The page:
Choosing the Right Life Insurance

By Greer Gibson Bacon, CFP®


Like many things in life, life insurance needs change over time.  The amount and kind you buy should be carefully matched to your personal goals and circumstance.  Here are a few things to keep in mind.  
Temporary Needs:  Term Insurance
Consider a young couple with children, a mortgage, and minimal retirement savings.  They need life insurance in case a breadwinner dies before the children finish college, the mortgage is paid, and retirement savings are accumulated.  Quite frankly, they need a lot.
These are temporary needs.  The children will finish college.  The mortgage will be paid.  Retirement savings will be accumulated.  At that point, insurance will no longer be needed to fund these goals.  Temporary needs are best met with “term” insurance.  
Permanent Needs:  Permanent Insurance 
Now, consider a retired couple with two grown children.  A family business is their primary asset and one child works in it, not the other.  In terms of inheritance, they want to treat their children equally, but not bind them financially.  Life insurance gives them a way to “cash out” the child who doesn’t work in the business.  
This is a permanent need.  The couple will die and the inheritances must be equalized.  Permanent needs are best met with a form of “permanent” insurance, like traditional whole life, variable whole life, universal life, variable universal life and so on.  These insurances have very different risk-return characteristics, and costs.  So, be sure you understand any permanent insurance you consider.  Then, if you buy a policy, monitor it regularly to assure it’s performing as expected.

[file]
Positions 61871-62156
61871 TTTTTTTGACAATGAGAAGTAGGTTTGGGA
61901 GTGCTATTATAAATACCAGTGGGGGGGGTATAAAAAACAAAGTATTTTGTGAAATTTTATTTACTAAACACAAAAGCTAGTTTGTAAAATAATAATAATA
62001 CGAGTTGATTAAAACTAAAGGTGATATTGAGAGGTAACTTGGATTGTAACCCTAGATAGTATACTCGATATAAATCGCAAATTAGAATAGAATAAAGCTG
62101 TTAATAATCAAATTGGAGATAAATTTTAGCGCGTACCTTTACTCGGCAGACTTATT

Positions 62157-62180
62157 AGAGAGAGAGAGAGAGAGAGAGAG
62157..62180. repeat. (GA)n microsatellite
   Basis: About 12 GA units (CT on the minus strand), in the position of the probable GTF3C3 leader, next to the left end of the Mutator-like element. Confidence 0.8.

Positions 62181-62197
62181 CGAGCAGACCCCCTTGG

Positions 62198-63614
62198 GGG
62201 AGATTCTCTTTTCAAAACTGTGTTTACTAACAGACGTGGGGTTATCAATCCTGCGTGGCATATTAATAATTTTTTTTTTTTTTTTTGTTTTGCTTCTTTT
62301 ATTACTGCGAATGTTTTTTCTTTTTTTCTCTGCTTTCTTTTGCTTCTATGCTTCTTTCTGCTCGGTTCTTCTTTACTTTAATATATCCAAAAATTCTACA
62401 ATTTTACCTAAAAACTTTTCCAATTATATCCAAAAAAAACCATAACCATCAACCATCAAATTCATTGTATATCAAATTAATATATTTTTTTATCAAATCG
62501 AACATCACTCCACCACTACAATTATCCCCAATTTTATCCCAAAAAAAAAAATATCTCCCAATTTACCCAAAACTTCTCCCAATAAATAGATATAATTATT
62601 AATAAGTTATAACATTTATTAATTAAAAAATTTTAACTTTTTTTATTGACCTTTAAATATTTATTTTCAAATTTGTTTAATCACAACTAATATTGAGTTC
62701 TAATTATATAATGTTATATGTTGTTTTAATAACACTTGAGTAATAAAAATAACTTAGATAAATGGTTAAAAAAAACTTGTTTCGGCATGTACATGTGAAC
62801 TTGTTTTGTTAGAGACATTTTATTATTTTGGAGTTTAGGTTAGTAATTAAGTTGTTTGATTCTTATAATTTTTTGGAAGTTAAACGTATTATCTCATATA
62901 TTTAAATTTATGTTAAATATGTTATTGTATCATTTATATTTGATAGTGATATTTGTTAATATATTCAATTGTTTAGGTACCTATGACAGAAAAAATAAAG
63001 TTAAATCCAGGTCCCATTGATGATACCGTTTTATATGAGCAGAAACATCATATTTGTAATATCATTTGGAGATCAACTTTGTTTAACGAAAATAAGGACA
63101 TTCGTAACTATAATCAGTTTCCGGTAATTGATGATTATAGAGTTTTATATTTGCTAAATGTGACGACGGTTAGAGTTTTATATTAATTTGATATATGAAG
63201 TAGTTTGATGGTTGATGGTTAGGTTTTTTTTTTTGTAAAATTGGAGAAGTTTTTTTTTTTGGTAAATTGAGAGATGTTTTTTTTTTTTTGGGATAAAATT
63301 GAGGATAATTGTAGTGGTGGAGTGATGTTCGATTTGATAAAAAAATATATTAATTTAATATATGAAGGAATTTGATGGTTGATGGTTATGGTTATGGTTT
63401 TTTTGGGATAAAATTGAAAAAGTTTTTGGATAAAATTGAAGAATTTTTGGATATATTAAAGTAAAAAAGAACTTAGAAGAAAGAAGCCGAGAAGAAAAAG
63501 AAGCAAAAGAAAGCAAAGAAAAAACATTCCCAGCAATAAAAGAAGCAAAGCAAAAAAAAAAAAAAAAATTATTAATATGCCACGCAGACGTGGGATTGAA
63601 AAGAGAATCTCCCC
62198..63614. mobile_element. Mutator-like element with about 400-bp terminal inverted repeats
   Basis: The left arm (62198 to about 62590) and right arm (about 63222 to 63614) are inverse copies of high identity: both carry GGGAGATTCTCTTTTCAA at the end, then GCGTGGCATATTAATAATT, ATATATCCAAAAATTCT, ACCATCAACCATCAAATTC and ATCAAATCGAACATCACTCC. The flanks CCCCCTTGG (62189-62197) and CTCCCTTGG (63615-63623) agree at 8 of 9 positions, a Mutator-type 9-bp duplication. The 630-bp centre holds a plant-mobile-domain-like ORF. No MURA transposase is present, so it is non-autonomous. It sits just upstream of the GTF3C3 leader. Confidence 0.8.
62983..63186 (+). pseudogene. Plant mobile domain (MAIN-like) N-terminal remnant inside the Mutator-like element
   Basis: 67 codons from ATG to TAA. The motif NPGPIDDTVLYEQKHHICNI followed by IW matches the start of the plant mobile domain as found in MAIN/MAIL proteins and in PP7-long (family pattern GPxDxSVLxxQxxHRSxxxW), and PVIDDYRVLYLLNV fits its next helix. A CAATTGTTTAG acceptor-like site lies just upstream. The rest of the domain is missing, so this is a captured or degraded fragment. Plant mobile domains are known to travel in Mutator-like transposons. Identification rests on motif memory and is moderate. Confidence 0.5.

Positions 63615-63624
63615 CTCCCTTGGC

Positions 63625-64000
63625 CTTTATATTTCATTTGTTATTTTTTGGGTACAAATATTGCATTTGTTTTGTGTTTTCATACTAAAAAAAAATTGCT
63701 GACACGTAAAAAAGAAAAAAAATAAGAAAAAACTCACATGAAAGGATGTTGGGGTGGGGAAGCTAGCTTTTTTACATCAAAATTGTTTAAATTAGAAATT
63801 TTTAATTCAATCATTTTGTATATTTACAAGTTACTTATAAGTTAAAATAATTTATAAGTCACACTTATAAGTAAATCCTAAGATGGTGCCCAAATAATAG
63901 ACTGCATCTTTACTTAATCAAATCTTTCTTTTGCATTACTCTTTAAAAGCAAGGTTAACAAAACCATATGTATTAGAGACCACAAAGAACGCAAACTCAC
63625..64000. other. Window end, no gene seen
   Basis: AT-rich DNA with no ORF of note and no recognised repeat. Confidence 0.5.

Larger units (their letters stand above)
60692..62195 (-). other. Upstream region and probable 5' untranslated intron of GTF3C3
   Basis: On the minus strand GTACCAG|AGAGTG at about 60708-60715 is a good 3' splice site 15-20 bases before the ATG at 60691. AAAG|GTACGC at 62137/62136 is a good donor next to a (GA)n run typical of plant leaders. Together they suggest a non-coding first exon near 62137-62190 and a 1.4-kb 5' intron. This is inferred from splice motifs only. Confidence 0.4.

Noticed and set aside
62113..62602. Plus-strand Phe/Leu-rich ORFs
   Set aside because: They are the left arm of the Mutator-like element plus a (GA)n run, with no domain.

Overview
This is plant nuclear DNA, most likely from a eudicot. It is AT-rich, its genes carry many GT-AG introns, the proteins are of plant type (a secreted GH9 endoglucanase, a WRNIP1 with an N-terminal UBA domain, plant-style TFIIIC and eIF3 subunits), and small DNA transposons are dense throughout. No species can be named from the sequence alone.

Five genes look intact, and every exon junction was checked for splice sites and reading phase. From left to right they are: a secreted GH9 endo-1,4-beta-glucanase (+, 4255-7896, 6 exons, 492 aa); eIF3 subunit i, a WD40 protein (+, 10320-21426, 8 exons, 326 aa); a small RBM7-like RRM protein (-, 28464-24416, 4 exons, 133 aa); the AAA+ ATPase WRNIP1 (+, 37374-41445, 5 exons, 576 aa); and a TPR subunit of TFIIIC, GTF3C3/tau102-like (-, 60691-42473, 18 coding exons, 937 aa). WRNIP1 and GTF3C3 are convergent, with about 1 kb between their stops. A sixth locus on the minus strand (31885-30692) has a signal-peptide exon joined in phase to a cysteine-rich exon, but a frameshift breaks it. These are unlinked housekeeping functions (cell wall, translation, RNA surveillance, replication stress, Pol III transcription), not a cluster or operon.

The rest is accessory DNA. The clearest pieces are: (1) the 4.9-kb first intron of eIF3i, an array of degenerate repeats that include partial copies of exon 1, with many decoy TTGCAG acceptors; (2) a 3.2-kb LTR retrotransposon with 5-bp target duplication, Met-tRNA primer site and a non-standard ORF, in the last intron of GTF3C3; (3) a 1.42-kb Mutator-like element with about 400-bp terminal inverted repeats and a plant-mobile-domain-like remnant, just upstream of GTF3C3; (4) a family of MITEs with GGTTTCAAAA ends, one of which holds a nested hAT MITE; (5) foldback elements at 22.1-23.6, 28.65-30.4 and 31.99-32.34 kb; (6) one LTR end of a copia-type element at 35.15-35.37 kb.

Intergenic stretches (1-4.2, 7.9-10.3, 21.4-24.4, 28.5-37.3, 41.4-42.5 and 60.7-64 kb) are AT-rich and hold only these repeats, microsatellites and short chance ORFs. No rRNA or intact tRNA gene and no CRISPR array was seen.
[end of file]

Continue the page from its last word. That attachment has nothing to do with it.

Cost:  Term vs. Permanent 
Permanent insurance costs more per $1,000 of coverage than term, sometimes quite a lot more.  Again, the amount and kind you buy should be carefully matched to your personal goals and circumstance.  For example, it’s likely our young couple can afford to cover their financial needs if they buy term insurance, but not permanent insurance.  Remember, if you need $3,000,000 worth of temporary coverage, a $500,000 whole life policy isn’t a “good investment”, especially if you die.  
How much life insurance do you need?  
There are many ways to calculate your life insurance needs.  For example, you might calculate the present value of your lifetime earnings.  You might adjust that present value for income taxes (death benefits are tax-free), Social Security and other factors.  You might calculate the amount based on specific needs, like paying for college or the mortgage, living expenses, and a retirement fund.  Or, you might use a combination of these approaches.  
A word about accidental death insurance.  Although it’s inexpensive, your life insurance coverage should be based on your financial need, not your cause of death.  For this reason, don’t use accidental death insurance to offset any portion of your required life insurance coverage.  
Finally, if you need help evaluating your life insurance needs or coverage, we recommend consulting with an experienced and reputable financial advisor or insurance agent.
This article first appeared in the January 2017 Spokane County Medical Society Magazine. The information referenced in the article is current as of date of publication.


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